Twoin- we're just trying to help the OP walk through a bunch of different scenarios. Some will resonate, some won't. We don't know the school, or where the hospitals are, or how comfortable the OP's D would be asking the HR team at the hospital "I know the van service is for fulltime employees only, but since I don't have transportation, would you be able to make an exception for me?"

    We don't know.

    But to pretend that every nursing student in America has a car at college is- IMHO, not helpful. Since it's not true.

    I feel for the OP, but I've seen so many kids get derailed with the car on campus (significant others, spending Sunday nights at the airport waiting for a roommates flight to get in, the car gets lent to someone else who gets into a fender bender and then voila- no car for the Monday afternoon clinicals, etc.) So just trying to brainstorm to see if there's a solution which does not involve the D, the car, the BF.....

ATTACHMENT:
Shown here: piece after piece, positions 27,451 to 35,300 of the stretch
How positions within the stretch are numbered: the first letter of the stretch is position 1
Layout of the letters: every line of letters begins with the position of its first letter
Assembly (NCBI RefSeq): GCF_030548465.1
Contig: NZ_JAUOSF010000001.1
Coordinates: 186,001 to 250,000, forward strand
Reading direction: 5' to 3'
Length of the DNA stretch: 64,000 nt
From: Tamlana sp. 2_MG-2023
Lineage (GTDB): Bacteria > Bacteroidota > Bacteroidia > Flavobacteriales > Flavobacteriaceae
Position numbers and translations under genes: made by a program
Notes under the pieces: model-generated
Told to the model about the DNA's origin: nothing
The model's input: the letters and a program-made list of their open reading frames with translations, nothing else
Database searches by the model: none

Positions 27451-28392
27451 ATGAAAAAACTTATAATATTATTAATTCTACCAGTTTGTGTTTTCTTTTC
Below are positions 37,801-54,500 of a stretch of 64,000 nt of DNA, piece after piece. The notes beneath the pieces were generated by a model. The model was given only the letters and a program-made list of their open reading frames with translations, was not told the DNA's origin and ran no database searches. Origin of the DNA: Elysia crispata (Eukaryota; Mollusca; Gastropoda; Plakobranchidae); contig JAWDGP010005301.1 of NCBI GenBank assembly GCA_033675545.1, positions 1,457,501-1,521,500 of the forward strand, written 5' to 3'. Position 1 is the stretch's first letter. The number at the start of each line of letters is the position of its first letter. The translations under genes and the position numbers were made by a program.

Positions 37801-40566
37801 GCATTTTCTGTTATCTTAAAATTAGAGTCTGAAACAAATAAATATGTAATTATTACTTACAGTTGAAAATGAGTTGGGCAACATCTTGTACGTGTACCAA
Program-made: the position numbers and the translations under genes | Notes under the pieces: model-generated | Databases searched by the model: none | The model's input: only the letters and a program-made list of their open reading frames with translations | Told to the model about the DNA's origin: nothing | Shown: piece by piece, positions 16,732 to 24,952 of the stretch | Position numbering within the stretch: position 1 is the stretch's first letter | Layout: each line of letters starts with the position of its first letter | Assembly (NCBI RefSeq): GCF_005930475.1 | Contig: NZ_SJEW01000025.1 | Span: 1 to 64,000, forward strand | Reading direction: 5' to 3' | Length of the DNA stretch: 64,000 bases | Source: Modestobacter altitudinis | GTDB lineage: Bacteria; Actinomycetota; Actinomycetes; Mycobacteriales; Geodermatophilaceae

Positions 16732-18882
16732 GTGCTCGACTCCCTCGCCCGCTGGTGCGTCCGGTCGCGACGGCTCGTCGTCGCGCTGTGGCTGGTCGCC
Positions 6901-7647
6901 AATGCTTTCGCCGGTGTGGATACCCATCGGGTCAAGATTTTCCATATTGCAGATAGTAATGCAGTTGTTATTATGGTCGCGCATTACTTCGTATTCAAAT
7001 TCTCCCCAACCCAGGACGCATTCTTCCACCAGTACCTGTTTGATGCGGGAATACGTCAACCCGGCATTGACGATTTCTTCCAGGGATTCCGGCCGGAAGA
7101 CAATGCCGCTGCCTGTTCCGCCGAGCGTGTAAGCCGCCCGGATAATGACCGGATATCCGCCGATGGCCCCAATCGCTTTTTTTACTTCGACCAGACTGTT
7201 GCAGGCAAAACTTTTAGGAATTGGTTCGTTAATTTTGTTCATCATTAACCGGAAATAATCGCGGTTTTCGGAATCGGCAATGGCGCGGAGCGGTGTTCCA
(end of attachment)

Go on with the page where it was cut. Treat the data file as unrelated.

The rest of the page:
Two hospitals near me have private van services which connect with commuter trains and buses (ostensibly what they're for). I know hospital staff who use the van service to and from their homes- a little out of the way from the regular route, but I'm told "not a big deal", especially if you are nice to the drivers. As long as you aren't using the van service to help you run errands or pick up family members, the hospital is fine with it. The purpose of the van service is two fold- to allow them to attract employees who don't own cars, AND to reduce the number of parking spaces the hospital needs (which became a problem with the last physical expansion). Not having to purchase or lease additional garage facilities for employees became a big costs savings when compared with the price of the vans.